By the Norwegian Forum for Environment and Development
Norway presented its second VNR at the High-Level Political Forum in 2021. The report shows that Norway is making good progress on many of the goals but is still struggling with others. In this article, some of the recent advances in the national work on the SDGs are summed up.
Collaboration with societal actors in the VNR process
For this year’s VNR process, the government included civil society based on the Finnish model. There was a stark contrast between the government’s assessment and that of civil society, which contributes to an improved policy discussion both nationally and at the HLPF. The process also showed that the government can successfully include societal actors in the work with the SDGs.
‘We hope this experience is followed up with a more inclusive and binding collaboration in the follow-up of the action plan’, says Kathrine Sund-Henriksen, director of Forum. – ‘Hopefully, this collaboration can also be made less ad-hoc through the creation of a national forum that can be in charge of the next VNR process’, she adds.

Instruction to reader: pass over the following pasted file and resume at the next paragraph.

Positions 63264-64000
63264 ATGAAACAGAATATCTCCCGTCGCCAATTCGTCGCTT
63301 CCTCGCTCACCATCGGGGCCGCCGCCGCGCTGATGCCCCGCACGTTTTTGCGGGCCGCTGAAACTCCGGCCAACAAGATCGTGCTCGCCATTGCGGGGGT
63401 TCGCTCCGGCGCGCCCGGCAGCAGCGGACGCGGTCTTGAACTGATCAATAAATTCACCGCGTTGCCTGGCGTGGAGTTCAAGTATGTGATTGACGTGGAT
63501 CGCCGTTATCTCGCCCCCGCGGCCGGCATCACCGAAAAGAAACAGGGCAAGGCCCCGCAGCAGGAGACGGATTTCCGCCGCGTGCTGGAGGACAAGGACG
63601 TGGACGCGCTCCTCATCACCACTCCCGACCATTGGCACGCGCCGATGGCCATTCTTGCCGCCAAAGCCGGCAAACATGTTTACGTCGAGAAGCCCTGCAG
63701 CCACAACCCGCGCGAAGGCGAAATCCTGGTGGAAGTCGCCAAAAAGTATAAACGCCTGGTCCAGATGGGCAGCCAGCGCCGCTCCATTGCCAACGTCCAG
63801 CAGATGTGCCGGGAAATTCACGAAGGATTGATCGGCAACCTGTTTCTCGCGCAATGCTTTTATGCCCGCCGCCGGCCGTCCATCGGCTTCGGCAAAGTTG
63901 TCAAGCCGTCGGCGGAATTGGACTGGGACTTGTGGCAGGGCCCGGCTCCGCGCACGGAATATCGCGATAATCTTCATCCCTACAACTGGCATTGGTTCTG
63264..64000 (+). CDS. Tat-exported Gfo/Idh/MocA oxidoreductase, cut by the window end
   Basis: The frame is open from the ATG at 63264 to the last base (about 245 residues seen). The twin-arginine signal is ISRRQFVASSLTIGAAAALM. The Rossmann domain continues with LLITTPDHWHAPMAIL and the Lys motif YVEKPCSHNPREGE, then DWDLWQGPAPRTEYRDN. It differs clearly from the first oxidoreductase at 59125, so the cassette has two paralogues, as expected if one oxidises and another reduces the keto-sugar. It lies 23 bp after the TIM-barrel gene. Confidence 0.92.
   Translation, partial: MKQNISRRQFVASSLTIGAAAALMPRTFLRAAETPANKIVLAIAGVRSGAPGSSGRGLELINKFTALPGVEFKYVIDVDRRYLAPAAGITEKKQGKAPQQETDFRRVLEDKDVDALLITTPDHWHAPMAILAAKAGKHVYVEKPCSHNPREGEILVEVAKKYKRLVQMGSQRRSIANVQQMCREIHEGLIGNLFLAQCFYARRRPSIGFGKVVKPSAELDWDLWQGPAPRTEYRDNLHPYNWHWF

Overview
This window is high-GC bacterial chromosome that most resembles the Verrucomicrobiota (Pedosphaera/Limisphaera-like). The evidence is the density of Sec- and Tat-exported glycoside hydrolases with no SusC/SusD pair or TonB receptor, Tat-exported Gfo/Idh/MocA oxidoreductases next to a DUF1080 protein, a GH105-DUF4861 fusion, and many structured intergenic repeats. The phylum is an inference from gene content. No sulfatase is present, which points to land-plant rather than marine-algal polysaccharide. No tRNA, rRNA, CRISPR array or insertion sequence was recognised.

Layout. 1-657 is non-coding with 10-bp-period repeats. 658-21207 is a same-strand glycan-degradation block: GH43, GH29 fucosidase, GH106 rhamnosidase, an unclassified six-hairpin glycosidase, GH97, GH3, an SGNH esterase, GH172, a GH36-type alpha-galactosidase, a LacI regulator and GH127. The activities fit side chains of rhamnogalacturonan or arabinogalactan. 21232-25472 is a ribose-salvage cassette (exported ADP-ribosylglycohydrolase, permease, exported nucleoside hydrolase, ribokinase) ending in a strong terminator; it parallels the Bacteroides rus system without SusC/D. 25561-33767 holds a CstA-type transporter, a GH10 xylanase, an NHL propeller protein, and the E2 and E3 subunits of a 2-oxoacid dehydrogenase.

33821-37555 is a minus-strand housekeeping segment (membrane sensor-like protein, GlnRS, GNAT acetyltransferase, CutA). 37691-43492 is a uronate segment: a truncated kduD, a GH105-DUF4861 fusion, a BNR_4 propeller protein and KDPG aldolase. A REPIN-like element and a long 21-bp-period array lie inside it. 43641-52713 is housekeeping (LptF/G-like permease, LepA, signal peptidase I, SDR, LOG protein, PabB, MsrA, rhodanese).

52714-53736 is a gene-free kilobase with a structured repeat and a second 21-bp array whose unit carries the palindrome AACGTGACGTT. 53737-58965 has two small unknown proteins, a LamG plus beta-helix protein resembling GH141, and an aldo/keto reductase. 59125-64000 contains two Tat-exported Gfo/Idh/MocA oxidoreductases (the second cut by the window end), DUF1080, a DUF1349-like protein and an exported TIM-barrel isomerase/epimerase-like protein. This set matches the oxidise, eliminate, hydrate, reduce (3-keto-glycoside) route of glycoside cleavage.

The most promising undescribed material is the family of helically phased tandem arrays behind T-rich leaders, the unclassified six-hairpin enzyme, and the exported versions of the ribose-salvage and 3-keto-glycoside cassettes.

A multi-stakeholder forum for the sustainable development goals
Agenda 2030 emphasises the collaboration between the government and societal stakeholders. Five years into the implementation, Norway still has no multi-stakeholder forum for the Sustainable Development Goals, despite having an abundance of well-organised actors engaged in the SDGs. A national forum was launched just as the Solberg government were leaving office, and it will be exciting to see how the new government follows up. ForUM has just launched a brief on the issue, comparing national forums in Mexico, Finland and Germany to harvest experiences for a Norwegian forum.
‘The revision of the action plan for the SDGs is an excellent opportunity to launch the national forum and increase commitments for an effective national implementation of the SDGs’, says Kathrine Sund-Henriksen.